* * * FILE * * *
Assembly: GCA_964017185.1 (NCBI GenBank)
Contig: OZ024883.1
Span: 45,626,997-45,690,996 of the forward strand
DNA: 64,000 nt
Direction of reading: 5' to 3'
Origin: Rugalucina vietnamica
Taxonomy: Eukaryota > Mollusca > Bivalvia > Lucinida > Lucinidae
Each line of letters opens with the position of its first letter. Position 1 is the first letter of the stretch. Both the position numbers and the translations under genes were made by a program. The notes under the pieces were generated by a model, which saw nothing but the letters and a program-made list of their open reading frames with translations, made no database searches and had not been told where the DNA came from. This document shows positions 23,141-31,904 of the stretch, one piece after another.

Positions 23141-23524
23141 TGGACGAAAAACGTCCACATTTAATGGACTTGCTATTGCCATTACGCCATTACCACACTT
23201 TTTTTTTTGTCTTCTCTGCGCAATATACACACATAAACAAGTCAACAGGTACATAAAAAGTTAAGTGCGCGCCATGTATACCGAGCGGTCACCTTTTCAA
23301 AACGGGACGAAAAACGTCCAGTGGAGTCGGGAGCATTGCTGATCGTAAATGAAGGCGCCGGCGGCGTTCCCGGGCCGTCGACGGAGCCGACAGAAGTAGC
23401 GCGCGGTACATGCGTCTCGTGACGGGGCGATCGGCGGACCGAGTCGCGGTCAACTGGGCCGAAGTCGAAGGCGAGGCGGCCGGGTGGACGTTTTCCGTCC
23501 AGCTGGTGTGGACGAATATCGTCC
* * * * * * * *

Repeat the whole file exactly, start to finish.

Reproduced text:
Assembly: GCA_964017185.1 (NCBI GenBank)
Contig: OZ024883.1
Span: 45,626,997-45,690,996 of the forward strand
DNA: 64,000 nt
Direction of reading: 5' to 3'
Origin: Rugalucina vietnamica
Taxonomy: Eukaryota > Mollusca > Bivalvia > Lucinida > Lucinidae
Each line of letters opens with the position of its first letter. Position 1 is the first letter of the stretch. Both the position numbers and the translations under genes were made by a program. The notes under the pieces were generated by a model, which saw nothing but the letters and a program-made list of their open reading frames with translations, made no database searches and had not been told where the DNA came from. This document shows positions 23,141-31,904 of the stretch, one piece after another.

Positions 23141-23524
23141 TGGACGAAAAACGTCCACATTTAATGGACTTGCTATTGCCATTACGCCATTACCACACTT
23201 TTTTTTTTGTCTTCTCTGCGCAATATACACACATAAACAAGTCAACAGGTACATAAAAAGTTAAGTGCGCGCCATGTATACCGAGCGGTCACCTTTTCAA
23301 AACGGGACGAAAAACGTCCAGTGGAGTCGGGAGCATTGCTGATCGTAAATGAAGGCGCCGGCGGCGTTCCCGGGCCGTCGACGGAGCCGACAGAAGTAGC
23401 GCGCGGTACATGCGTCTCGTGACGGGGCGATCGGCGGACCGAGTCGCGGTCAACTGGGCCGAAGTCGAAGGCGAGGCGGCCGGGTGGACGTTTTCCGTCC
23501 AGCTGGTGTGGACGAATATCGTCC